Disorders in which the defences of the immune system are unable to fight infection and tumours. Immunodeficiency disorders can be because of a congenital or inherited defect or can be the result of an accumulated disease. The result is constant or recurrent infection, including infections with organisms that would not generally cause disease, and undue susceptibility to some forms of cancer. Opportunistic infections include fungal infections, pneumonia, and frequent herpes simplex infections.
Inherited or congenital deficiencies can arise in either of the two prongs of the adaptive immune system – humoral or cellular immunity or in both.
Deficiencies of the humoral system include agammaglobulinaemia and hypogammaglobulinaemia. The former can cause few or no symptoms, depending on the extremity of the deficiency, but agammaglobulinaemia may be fatal if it is not treated with immunoglobulin.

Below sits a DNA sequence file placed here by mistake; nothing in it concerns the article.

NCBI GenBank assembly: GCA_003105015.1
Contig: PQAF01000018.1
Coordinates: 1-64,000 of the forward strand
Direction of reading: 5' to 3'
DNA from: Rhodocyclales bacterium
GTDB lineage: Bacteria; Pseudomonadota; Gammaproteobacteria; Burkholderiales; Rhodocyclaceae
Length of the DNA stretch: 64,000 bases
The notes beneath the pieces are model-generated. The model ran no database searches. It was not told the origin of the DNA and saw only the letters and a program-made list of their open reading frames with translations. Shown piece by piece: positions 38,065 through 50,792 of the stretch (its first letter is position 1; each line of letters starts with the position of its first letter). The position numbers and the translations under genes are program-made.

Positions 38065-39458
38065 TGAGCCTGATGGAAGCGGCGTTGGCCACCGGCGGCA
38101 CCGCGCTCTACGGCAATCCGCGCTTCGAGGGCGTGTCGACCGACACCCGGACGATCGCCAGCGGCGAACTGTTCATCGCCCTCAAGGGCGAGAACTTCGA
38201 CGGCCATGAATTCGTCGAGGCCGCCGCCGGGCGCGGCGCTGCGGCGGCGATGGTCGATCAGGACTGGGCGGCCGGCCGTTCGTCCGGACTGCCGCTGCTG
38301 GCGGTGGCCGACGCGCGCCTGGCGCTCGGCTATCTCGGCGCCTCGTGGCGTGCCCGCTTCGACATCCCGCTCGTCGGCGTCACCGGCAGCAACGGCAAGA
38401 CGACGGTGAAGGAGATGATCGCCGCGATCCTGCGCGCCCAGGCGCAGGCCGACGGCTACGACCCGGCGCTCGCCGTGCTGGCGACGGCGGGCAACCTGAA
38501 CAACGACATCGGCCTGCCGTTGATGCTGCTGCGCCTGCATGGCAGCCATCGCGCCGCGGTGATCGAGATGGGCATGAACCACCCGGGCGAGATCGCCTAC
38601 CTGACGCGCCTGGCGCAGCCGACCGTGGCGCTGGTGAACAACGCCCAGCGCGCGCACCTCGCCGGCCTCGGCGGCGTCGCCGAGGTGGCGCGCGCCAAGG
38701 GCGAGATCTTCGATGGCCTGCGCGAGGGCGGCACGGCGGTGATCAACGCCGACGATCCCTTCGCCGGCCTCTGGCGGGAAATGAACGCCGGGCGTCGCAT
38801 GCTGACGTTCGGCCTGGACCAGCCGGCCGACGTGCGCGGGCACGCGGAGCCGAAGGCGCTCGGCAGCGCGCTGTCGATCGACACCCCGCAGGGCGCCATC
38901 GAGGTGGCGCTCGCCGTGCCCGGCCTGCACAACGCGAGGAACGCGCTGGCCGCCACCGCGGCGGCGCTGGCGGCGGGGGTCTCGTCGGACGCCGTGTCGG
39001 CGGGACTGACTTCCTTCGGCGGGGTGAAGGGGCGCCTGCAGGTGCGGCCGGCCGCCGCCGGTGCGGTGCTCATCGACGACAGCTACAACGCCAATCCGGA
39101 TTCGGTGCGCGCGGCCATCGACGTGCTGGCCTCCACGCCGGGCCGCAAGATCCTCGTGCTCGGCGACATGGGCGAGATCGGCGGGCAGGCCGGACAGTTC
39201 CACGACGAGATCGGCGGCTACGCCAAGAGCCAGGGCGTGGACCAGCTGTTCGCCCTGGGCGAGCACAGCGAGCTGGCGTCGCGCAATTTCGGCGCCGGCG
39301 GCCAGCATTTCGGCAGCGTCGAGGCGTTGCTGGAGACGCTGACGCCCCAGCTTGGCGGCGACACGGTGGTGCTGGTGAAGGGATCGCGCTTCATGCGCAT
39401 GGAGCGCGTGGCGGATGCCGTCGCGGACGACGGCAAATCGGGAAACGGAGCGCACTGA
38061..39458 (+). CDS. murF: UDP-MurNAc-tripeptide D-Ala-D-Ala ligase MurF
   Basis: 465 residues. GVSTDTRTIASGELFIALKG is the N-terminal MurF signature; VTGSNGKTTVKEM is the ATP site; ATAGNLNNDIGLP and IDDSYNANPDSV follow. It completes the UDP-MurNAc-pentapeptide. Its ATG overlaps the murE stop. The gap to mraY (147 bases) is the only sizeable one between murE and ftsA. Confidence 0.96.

Congenital deficiencies of T-lymphocytes can lead to problems such as widespread and constant candidiasis (thrush). A combined deficiency of both cellular and humoral components of the immune system, called severe combined immunodeficiency (SCID), is often fatal in the first year of life unless treatment can be administered by bone marrow transplant or stem cell.
Acquired immunodeficiency can be caused by disease processes (like infection with HIV, which leads to AIDS). It can also be brought on by damage to the immune system as a result of its suppression by drugs, either intentionally as in treatment for autoimmune diseases or after organ transplantation, or as a side effect of treatment for another condition. Many cancers and extreme malnutrition can also lead to immunodeficiency. Mild immunodeficiency occurs through a natural decline in immune defences with age.